Reply system is pointless as many buyers are only buyers and so you do not see replies when you check the eBay chart unless you wish to scroll right through the whole list they should introduce another section showing replies in the list of positive neutral and negative.
Also many love leaving negative we had a buyer leave negative wrongly (which we eventually had removed) but the buyer had made 113 purchases and left 56 negative feedbacks. Ebay said the reason for defects and feedback is buyers with a bad experience tend not to return to buy on ebay (rubbish) this buyer proved some are addicted to leaving negative feedback.
Because of this we actually leave feedback stating the problem issue as well as leaving replies.
But never before we see what a buyer says.
Do you think eBay should automatically count every transaction as positive until a buyer changes it with their own feedback? Could this prompt a higher %age of buyers to leave feedback (knowing that it matters)? This system would capture 100% of the sellers transactions, especially those buyers do not leave feedback as they cannot be bothered or don’t want to waste their valued time, especially when the transaction went as expected. This way sellers feedback scores will be higher and would reflect the feedback based on 100% of the transactions they carry out.
Why would eBay want to count less than 50% of transactions from buyers who are often driving down feedback scores as they only leave feedback as a way of complaint or protest? My current experience is that many sellers have a lower %age score now than they had a few years ago, and it’s rare to see sellers with more that 99.5% but more common to see 98%. I feel that eBay is losing business to amazon as we don’t like buying from sellers with lower scores, as we have less confidence in them (eBay has programmed us to stay away from low scored sellers for years).
Emmmm. This is very sensitive subject. Without being too cynical, my feedback experience is somewhat mixed. Yes its great to receive positive feedback, but what about those experienced “clever” manipulators?. I have had many buyers using feedback”blackmail” techniques to get a refund or monies off. Ebays feedback system is flawed as buyers are asked about delivery times etc. Even if items are delivered on time, buyers will (if a weekend is involved) tell little “untruths”about there experience. I expect its a power thing! But as normal Ebay will ALWAYS fall on the side of buyers.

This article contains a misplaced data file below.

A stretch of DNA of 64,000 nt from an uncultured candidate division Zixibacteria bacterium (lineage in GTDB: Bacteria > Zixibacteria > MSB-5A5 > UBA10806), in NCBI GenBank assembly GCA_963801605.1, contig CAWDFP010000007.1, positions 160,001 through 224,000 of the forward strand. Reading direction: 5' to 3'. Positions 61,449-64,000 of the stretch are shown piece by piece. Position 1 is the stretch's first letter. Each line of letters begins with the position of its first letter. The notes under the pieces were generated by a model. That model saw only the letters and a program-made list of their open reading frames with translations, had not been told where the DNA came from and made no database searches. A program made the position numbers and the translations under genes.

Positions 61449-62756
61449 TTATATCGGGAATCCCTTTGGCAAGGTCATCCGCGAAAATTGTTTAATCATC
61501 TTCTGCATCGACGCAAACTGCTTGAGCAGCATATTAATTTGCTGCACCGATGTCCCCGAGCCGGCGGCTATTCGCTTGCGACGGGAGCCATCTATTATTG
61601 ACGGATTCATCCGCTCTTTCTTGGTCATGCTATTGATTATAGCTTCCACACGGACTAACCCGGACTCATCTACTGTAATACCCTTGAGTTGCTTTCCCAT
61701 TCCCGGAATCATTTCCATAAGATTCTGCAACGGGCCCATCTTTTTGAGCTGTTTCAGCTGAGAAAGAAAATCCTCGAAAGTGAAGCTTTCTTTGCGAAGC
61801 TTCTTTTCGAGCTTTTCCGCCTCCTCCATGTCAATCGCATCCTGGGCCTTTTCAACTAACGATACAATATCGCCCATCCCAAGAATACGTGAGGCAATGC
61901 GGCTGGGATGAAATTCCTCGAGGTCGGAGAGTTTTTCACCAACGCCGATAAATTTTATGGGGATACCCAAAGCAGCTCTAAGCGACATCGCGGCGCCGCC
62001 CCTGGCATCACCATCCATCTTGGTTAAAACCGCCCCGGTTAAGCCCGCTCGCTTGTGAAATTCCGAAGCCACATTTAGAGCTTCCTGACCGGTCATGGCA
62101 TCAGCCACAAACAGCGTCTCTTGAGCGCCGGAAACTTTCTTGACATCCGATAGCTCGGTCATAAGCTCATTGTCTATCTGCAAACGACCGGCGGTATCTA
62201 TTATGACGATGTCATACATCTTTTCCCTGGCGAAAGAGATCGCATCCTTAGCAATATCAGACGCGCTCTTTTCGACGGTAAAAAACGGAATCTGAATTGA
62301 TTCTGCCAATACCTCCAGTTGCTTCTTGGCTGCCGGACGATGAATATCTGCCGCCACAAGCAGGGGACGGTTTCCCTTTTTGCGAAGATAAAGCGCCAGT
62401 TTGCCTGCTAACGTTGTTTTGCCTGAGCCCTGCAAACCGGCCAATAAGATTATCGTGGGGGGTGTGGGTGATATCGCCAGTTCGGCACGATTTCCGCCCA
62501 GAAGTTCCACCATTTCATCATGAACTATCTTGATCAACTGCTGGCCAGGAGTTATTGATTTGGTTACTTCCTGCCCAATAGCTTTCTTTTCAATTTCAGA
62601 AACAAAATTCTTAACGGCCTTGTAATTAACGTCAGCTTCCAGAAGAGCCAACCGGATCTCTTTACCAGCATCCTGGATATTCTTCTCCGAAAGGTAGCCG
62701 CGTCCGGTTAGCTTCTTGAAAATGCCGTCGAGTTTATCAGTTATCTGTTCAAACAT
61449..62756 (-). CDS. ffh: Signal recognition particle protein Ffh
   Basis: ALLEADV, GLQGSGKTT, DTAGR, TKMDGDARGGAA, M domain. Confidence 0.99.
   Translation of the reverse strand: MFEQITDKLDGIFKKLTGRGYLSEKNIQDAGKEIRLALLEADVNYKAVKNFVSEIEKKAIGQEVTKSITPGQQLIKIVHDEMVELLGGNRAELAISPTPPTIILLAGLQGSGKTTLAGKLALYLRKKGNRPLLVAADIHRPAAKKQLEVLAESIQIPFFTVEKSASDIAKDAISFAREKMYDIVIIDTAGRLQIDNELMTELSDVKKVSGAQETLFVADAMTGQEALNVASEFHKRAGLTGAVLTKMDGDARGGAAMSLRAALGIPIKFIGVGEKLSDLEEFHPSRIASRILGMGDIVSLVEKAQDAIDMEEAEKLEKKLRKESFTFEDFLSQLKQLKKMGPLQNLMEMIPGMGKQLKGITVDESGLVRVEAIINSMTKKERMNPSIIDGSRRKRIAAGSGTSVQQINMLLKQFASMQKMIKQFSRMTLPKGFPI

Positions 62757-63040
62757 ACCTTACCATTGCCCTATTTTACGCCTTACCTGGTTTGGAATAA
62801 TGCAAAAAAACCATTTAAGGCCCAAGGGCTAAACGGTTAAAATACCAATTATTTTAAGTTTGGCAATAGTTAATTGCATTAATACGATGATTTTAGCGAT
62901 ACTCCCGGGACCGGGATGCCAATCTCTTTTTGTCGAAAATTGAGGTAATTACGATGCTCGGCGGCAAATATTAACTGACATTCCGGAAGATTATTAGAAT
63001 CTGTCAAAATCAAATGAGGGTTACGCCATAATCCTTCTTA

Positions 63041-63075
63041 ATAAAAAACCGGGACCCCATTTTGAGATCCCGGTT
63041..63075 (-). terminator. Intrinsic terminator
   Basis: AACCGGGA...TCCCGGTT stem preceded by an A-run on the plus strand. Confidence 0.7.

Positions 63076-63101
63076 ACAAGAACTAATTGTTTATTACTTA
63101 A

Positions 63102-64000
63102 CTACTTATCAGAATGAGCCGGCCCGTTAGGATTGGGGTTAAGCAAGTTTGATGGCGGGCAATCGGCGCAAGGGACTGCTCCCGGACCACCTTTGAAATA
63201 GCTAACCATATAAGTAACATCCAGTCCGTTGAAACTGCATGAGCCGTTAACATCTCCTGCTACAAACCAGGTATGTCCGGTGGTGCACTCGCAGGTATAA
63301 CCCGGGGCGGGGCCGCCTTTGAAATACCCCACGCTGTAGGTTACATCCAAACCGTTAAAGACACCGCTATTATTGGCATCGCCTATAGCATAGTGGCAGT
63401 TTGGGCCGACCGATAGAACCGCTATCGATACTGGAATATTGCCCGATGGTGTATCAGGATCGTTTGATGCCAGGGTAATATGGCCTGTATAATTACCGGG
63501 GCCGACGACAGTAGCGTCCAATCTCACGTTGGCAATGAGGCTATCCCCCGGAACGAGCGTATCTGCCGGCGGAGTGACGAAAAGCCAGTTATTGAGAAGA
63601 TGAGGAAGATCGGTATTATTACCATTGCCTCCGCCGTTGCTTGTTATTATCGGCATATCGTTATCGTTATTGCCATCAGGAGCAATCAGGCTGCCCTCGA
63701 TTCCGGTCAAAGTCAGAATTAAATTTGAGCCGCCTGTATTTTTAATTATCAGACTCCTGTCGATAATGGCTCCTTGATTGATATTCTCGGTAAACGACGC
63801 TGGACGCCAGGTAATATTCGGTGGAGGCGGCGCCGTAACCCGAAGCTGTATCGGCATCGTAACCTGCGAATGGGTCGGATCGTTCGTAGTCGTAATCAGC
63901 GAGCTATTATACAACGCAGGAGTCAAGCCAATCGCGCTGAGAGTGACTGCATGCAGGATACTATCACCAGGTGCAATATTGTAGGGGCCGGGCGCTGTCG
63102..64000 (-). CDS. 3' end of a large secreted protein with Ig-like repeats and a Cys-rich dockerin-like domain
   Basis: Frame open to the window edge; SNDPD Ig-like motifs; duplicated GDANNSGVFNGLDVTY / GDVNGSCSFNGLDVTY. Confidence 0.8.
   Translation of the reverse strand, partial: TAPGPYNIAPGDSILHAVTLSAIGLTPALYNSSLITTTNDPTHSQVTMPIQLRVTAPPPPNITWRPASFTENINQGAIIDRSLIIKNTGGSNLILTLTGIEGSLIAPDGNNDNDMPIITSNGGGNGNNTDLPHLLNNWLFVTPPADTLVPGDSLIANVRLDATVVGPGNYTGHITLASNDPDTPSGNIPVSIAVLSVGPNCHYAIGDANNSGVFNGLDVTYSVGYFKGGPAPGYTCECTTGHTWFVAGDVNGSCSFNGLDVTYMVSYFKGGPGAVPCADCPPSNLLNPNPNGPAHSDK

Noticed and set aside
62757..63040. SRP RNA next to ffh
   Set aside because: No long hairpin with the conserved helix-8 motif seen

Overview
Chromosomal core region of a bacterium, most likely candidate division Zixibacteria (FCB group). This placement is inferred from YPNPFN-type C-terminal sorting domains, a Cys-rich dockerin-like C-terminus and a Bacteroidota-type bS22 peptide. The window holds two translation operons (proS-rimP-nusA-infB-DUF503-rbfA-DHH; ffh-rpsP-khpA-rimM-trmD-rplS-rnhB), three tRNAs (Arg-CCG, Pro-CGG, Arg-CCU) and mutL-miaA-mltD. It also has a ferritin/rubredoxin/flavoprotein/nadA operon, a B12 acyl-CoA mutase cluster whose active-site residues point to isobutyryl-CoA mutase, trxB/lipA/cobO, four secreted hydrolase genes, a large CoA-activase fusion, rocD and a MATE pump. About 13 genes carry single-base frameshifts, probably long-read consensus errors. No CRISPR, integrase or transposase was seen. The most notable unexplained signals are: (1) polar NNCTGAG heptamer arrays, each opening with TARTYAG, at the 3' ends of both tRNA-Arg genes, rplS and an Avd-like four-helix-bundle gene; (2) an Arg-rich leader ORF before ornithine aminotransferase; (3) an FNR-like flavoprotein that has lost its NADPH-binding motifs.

To most sellers feedback is important, especially those that are selling one off unique or collectibles….I can imagine it may be less important for mega sellers to an extent (hundreds of items per day etc).
Personally, I see feedback as a common courtesy…..ie saying thank you.
I wrap it well, send it quickly, it gets to the other side of the world okay…….and it is a) nice to know it has arrived safely and b) it is nice to know the buyer likes it and it is well received.
I used to ask buyers to leave feedback, but when you check out the feedback they have left for others…..it is often over a year ago, if it all……..though they are happy to get feedback from sellers naturally.
Also, feedback also helps me know I will not get a “dodgy” claim from buyers after weeks of them having an item……as we know eBay naturally support the buyer even after they have had it for 3 weeks (tracked delivery).
Ebay – note that without sellers….you would have no buyers!
Anyways, I think eBay should instigate automatic feedback for sellers after 4 weeks. ie an item has been marked as sent, no claim has been raised by the buyer, the seller has left feedback for the buyer, ebay should then leave the seller a non-effusive positive feedback “Successful eBay transaction”.
The buyer could still appeal etc but chances are they are happy or would have raised a claim already.
This way at least the seller would get credit for a successful transaction instead of getting nothing from an increasing number of buyers.
But this would mean eBay supporting sellers….so the chances are pretty slim that they will do this and give sellers the credit for a job well done!
Our feedback to customers is a simple “thank you from us” and it is automated from our web site on update of the order to being sent.
It was good to get over the 1,000 as I do feel it gives customers some confidence that you have been around a while and give good service, but the next target is 5,000 so a long way to go. So now I am only interested in keeping feedback good as opposed to how high I can get it.
Our feedback runs at about 40% of sales and we try hard to resolve any issues to keep it positive.